Monday, January 23, 2012

How do we attack the benefit culture without attacking poor children?

I heard my old mucker Enver Solomon, now a spokesman for the Children's Society, on Five Live this morning, a voice of calm authority amid the oddballs and eccentrics who form most of Nicky Campbell's callers these days.

It was all about this proposed cap of £26k on benefits for families, regardless of where they live. This leaves many people uneffected but has a big hit on families in London where rents and living costs are high.

The debate seems to be settling into a left-right seesaw, with one side feeling it will just increase inequality and punish children and the other saying it is the only way to financially motivate certain parents to get a job.

Both sides have a point. To increase child poverty and inequality more than is going to happen anyway in the short term seems plain wrong. And since when did people who can't get it together to work respond to such incentives, even if the jobs were there for them? Equally, we have let a benefits lifestyle develop which is unhealthy for all involved and which, over time, needs to be dismantled. All advanced countries are having this debates, especially the Nordic countries where benefits are extremely generous.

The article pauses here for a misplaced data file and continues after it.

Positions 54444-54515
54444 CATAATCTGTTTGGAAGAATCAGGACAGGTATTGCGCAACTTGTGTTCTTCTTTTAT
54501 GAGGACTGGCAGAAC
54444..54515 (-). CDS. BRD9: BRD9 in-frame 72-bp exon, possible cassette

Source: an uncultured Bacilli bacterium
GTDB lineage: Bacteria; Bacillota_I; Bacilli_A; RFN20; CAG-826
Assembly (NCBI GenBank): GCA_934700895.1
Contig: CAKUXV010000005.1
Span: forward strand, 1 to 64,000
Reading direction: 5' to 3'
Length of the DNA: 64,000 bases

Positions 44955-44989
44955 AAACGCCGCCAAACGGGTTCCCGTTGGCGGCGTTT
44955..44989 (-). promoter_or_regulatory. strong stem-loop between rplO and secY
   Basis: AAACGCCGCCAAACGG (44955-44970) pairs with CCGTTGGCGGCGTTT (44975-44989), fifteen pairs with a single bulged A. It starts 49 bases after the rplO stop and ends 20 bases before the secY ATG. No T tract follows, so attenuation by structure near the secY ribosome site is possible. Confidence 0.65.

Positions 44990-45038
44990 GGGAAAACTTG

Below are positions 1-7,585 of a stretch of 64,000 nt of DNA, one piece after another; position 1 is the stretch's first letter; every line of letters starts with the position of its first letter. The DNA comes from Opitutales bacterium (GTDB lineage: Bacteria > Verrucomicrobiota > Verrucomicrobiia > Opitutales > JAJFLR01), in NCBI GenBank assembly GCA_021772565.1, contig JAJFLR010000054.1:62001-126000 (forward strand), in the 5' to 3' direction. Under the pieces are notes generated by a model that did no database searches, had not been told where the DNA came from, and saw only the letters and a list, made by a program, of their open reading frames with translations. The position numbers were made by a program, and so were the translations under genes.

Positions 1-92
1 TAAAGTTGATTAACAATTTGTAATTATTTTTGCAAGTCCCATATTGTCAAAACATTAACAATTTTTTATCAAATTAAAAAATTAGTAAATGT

Let's be realistic here though. There is no perfect solution. Any civilised society will always have a certain number of 'free-riders' - people who take out without putting back. There will always be a level of disgruntlement with such people, rightly so.

By the same measure, we have a larger responsibility to make sure our society justifies its name and that we are guided by a long-term view of what it means to share a country in terms of rights and responsibilities. I don't think the abuses of the few mean we should take a US approach to welfare and nothing should be done overnight which affects the life-chances of our most vulnerable children. I can't help but believe we need to adjust for rent in London and the South-East and raise the cap there, as a minimum measure.

But we must also retilt the scales over time so that those 'putting in' feel more comfortable about this, buy into the system and can believe that the free riders are, over time, getting a progressively worse deal than those who are net contributors. This can be done by cutting tax for the very low paid. We can get some of the money back, I believe, by re-introducting rent controls, which are successfully in much of continental Europe.

Long term of course we need new housing and vacant stock to be replenished but it is vital short-term that current measures both shore up confidence in the system without massively harming the life-chances of poor children.

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